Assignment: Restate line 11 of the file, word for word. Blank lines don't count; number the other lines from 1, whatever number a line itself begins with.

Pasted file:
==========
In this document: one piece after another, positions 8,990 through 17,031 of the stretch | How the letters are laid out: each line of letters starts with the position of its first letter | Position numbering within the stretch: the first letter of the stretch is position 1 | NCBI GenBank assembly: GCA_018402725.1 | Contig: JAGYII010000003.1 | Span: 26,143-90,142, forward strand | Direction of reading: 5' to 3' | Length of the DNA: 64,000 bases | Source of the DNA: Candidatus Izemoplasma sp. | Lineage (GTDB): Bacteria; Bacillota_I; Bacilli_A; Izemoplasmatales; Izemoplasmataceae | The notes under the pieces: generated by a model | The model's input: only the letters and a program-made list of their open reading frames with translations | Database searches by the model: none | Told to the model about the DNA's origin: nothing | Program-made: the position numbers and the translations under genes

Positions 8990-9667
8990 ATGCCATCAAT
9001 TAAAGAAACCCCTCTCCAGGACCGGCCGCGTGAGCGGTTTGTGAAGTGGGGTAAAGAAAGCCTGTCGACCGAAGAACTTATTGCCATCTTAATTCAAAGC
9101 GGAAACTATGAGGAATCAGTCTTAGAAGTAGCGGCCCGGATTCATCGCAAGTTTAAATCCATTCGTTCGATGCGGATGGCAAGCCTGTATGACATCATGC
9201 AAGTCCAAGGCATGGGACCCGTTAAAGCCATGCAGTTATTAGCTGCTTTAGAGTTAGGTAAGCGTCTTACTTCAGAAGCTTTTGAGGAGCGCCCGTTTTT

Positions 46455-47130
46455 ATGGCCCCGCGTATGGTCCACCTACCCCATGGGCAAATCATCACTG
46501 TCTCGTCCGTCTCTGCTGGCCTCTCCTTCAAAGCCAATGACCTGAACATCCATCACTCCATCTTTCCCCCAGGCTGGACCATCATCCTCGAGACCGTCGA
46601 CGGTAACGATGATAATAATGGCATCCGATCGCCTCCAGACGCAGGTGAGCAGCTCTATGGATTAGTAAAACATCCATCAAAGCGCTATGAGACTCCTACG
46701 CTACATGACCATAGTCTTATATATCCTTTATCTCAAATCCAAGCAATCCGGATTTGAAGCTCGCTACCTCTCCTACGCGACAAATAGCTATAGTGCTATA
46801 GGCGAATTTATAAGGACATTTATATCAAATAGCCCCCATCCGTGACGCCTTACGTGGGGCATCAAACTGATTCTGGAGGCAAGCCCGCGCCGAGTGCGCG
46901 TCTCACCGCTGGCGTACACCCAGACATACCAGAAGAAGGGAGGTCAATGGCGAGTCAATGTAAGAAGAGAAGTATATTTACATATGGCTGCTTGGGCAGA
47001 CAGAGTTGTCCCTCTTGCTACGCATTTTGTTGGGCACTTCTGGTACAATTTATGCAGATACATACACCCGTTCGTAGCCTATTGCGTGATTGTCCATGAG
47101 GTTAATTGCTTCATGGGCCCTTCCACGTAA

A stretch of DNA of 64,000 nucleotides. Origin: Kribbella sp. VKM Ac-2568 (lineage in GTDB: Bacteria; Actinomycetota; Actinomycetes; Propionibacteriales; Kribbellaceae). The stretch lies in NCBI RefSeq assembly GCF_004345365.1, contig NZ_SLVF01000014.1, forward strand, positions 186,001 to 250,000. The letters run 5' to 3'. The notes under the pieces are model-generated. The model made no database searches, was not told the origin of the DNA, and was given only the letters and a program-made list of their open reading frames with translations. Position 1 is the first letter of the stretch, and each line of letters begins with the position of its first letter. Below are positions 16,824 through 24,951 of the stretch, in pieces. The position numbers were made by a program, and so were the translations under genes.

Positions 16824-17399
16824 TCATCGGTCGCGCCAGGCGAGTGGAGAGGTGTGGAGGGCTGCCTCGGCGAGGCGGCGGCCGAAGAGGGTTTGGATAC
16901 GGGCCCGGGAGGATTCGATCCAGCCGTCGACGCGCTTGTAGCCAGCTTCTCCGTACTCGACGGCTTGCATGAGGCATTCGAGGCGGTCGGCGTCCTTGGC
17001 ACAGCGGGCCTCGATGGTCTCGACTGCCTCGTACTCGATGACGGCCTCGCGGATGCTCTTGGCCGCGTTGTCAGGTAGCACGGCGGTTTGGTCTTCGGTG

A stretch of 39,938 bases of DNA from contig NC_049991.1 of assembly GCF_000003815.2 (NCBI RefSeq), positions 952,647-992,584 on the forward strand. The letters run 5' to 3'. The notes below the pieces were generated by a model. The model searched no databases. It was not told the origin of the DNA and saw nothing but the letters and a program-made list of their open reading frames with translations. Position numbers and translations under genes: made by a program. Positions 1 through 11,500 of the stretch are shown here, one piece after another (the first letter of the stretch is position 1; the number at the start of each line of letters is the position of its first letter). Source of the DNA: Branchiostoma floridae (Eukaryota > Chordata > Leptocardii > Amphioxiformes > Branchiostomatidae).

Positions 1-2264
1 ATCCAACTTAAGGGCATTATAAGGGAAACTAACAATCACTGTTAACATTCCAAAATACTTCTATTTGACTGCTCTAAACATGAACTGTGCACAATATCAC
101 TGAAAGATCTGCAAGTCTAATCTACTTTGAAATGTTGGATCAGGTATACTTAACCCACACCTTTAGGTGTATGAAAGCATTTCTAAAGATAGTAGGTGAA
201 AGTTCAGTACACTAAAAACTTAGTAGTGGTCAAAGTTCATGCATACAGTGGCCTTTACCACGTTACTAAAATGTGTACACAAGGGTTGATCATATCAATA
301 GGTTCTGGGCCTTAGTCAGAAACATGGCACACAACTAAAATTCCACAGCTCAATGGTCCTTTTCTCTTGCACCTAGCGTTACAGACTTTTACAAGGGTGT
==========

46701 CTACATGACCATAGTCTTATATATCCTTTATCTCAAATCCAAGCAATCCGGATTTGAAGCTCGCTACCTCTCCTACGCGACAAATAGCTATAGTGCTATA